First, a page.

Do we believe in fairy tales any more?
Human rights court rules today on same-sex stories
The European Court of Human Rights in Strasbourg will pass judgment this afternoon on a book of children’s fairy tales.
The book, written and illustrated by the Lithuanian author Neringa Macatė under the pen-name Neringa Dangvydė, has since appeared in translation as The Amber Heart.
Originally published by the Lithuanian University of Education a decade ago, it was withdrawn from sale in 2014 after complaints that two of its six stories promoted same-sex relationships. The Amber Heart was reissued in 2015 with a warning that it “might have a negative effect on persons below the age of 14”.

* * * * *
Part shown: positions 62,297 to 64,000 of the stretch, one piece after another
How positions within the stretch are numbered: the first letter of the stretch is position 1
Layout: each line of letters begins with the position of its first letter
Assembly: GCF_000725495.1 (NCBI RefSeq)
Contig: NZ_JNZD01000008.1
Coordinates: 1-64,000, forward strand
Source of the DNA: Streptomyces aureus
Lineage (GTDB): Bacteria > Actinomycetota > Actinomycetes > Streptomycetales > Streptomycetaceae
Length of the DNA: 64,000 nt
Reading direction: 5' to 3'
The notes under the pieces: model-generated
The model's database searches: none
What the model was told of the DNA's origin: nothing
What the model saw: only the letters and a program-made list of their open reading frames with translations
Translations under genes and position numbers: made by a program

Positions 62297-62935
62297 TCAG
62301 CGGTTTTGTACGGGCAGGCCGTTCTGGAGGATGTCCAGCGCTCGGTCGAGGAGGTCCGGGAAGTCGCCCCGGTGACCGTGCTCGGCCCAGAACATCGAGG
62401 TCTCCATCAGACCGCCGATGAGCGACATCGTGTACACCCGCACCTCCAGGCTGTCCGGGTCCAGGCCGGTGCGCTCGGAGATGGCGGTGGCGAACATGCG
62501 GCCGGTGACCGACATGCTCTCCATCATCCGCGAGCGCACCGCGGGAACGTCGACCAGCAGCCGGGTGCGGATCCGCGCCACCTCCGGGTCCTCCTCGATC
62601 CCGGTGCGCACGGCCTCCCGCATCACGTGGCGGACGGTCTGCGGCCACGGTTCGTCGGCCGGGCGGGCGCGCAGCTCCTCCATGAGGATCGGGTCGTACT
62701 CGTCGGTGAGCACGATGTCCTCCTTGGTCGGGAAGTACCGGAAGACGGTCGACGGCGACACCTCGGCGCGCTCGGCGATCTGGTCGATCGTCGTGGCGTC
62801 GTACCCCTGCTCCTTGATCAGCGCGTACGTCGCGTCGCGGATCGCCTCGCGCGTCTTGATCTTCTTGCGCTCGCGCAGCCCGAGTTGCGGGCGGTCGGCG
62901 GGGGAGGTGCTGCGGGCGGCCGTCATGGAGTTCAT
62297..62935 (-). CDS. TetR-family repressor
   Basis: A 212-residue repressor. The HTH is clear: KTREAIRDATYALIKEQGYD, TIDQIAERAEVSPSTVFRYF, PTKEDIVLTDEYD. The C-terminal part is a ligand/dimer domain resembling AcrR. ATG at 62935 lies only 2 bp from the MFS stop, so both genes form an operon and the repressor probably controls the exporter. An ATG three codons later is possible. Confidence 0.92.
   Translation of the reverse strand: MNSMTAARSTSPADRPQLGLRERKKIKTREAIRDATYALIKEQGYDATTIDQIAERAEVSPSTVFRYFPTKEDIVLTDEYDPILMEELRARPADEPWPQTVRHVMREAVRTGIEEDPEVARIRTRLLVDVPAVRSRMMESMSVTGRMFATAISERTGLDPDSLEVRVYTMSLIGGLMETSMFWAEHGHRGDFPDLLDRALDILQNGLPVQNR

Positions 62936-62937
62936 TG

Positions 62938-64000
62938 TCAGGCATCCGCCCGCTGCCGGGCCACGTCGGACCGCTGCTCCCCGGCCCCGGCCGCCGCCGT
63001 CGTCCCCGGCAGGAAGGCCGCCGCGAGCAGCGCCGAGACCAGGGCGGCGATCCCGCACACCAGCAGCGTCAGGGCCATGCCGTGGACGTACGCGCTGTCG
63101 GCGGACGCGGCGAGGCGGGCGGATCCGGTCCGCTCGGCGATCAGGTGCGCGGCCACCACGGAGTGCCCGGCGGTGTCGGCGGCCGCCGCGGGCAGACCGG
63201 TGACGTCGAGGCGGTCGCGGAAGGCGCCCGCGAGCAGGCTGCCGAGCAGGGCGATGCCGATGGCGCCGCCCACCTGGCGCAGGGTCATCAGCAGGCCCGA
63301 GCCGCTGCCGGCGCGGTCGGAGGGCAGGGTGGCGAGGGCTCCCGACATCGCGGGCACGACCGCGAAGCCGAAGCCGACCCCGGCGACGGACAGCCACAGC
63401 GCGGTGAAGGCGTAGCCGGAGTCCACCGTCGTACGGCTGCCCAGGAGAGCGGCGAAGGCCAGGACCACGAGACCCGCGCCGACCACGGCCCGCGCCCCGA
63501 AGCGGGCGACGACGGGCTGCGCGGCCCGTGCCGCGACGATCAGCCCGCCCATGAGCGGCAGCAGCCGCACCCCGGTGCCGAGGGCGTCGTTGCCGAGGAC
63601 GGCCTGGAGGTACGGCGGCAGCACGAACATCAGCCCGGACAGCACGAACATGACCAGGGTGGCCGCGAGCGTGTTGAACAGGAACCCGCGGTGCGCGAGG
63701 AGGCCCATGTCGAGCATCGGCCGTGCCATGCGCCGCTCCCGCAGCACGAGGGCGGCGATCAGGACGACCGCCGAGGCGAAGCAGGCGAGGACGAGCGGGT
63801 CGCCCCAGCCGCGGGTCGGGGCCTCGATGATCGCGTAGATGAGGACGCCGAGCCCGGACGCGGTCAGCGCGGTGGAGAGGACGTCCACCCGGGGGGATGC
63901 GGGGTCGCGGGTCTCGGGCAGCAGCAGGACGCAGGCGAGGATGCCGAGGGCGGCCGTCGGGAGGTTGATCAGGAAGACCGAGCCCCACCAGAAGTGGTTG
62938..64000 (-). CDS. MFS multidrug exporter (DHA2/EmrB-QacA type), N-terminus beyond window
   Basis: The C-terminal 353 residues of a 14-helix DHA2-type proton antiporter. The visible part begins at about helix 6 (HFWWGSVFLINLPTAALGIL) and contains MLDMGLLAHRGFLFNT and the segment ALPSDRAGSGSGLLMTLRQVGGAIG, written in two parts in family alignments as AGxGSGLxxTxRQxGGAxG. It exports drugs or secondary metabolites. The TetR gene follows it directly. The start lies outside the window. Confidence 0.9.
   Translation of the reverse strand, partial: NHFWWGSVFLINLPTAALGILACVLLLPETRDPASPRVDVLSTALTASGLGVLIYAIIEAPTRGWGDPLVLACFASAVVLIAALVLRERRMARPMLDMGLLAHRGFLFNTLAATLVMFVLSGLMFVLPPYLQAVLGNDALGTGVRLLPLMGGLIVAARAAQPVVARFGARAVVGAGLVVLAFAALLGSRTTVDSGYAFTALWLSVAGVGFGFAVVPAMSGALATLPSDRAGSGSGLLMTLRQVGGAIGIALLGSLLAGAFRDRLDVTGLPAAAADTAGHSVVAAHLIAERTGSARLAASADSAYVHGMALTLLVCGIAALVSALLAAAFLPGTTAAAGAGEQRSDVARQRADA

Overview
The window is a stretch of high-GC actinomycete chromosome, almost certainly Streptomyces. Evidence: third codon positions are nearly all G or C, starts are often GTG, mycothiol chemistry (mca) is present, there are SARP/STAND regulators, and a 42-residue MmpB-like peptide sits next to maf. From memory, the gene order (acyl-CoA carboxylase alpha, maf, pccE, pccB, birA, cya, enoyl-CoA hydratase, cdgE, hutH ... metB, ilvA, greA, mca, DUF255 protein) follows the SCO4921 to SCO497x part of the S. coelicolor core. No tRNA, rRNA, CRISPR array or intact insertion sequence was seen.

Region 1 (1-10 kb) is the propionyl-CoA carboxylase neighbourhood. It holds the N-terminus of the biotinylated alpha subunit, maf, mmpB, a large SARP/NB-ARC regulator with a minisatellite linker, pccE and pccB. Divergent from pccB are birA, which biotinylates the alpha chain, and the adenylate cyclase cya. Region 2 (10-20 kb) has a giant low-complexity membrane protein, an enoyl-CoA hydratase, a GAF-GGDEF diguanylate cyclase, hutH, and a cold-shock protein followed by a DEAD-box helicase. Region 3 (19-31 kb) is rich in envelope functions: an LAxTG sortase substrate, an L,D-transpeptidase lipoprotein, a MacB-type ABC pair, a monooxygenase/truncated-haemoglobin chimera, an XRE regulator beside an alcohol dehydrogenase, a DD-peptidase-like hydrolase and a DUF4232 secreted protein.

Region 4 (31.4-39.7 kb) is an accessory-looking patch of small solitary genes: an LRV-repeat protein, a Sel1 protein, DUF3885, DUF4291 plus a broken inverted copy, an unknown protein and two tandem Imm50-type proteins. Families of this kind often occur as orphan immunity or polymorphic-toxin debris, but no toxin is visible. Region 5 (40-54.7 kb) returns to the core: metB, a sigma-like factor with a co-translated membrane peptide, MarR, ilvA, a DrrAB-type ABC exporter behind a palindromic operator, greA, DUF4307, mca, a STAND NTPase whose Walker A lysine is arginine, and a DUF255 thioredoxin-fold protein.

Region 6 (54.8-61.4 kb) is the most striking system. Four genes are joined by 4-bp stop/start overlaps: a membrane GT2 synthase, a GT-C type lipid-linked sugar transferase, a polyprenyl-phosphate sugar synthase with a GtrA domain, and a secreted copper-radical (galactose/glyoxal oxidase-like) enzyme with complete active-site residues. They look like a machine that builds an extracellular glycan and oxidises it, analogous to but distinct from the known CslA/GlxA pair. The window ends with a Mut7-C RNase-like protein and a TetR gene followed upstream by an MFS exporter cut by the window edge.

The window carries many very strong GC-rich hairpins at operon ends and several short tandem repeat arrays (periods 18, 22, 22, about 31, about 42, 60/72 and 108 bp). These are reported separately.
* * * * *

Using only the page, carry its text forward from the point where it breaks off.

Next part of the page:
One of the stories is about a princess who marries a young man — only to discover to her delight that the suitor is her childhood friend, a shoemaker’s daughter. Another story is about a young tailor who finds that the love of his life happens to be the son of a king.
The remaining tales deal with disability, Roma people, autism and family separation. All have happy endings.
Macatė claimed that the parental advisory label on her book breached her right to freedom of expression. The Supreme Court of Lithuania dismissed her claim in 2019, finding that the publisher had complied with laws designed to protect children.
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